VISUAL MOTION PROCESSING DURING OBSERVER MOVEMENT

Project: Research project

Description

Cerebral cortex lesions, at the junction of the posterior parietal and
superior temporal areas, cause an incapacitating syndrome of visuospatial
disorientation (Holmes, 1918). The fact that visual, vestibular, or
somatosensory pathology may also disrupt spatial orientation suggests
that these mechanisms are integrated into a multisensory percept of
extrapersonal space, possibly within parietotemporal cortex. During
self-movement, visual motion processing interacts with vestibular and
somatosensory mechanisms to support spatial orientation. I propose to
test whether parietotemporal neurons might contribute to those
interactions by recording neuronal responses to visual and non-visual
motion stimuli. The activity of single neurons in parietotemporal areas MSTd and 7A of
awake monkeys will be recorded during visual motion simulations of the
self-movement scene, during vestibular and somatosensory activation by
passive linear movement. Three sets of experiments are planned to
examine critical issues regarding neuronal responses and self-movement
perception. First, I will compare the relative selectivity of these
neurons for the patterned visual motion seen during observer movement
(optic flow) and visual figure motion, which can result from observer or
object movement. Second, I will record the responses of these neurons
to linear self-movement in the dark and determine what contributions
vestibular and somatosensory mechanisms might make to those responses.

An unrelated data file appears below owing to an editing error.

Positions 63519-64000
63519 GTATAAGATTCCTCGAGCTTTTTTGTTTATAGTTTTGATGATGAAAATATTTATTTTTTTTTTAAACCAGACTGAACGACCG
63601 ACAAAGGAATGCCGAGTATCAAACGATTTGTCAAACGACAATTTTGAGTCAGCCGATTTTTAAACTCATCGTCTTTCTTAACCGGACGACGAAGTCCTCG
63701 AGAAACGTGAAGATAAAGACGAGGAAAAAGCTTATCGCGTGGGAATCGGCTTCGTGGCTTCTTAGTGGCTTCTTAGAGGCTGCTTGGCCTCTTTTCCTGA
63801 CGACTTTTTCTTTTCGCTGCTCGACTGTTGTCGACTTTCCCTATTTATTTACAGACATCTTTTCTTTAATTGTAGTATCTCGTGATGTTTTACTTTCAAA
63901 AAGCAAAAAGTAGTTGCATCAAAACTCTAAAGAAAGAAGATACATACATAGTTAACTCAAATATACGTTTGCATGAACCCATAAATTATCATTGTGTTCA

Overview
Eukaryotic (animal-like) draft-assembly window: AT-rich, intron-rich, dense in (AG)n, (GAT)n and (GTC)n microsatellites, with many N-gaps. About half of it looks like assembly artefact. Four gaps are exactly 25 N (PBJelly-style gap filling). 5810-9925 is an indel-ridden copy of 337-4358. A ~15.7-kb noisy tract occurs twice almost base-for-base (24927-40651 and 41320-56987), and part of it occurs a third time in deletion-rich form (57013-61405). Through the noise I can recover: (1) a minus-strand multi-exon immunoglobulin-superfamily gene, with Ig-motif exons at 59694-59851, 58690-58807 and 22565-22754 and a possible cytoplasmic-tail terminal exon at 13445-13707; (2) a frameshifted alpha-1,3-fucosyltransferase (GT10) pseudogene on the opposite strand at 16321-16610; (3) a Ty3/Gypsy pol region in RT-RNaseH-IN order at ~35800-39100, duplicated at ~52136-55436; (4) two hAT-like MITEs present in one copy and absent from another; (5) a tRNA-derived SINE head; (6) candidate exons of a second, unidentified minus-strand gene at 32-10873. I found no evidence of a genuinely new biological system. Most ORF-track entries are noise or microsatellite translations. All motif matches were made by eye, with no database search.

Third, I will combine visual motion with linear self-movement to define
the dynamics of multisensory interactions in these neurons. These studies will test the capacity of MSTd and 7A neurons to integrate
visual, vestibular and somatosensory information during self-movement.
My goal is to characterize their potential contributions to spatial
vision, locomotor, and oculomotor control. The results will be relevant
to understanding central mechanisms which serve fundamental behavioral
capacities such as the stabilization of gain and gaze, and the
maintenance of spatial orientation. In addition, the results will
provide a basic understanding of how spatial vision might interact with
the vestibular and somatosensory systems to maintain postural control in
health, disease, and aging.
StatusFinished
Effective start/end date7/1/946/30/10

Funding

  • National Institutes of Health: $380,835.00
  • National Institutes of Health: $32,754.00
  • National Institutes of Health: $303,251.00
  • National Institutes of Health
  • National Institutes of Health
  • National Institutes of Health: $378,702.00
  • National Institutes of Health: $371,129.00
  • National Institutes of Health: $378,702.00
  • National Institutes of Health: $452,570.00
  • National Institutes of Health: $315,378.00
  • National Institutes of Health: $304,428.00
  • National Institutes of Health: $288,414.00
  • National Institutes of Health: $248,797.00
  • National Institutes of Health: $347,942.00
  • National Institutes of Health: $191,589.00
  • National Institutes of Health: $177,134.00

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Neurons
Optic Flow
Cues
Behavior Control
Confusion
Accidents
Motion Perception
Costs and Cost Analysis
Sensory Receptor Cells
Temporal Lobe
Cerebral Cortex
Haplorhini
Direction compound
Population
Alzheimer Disease
Pathology
Head
Spatial Orientation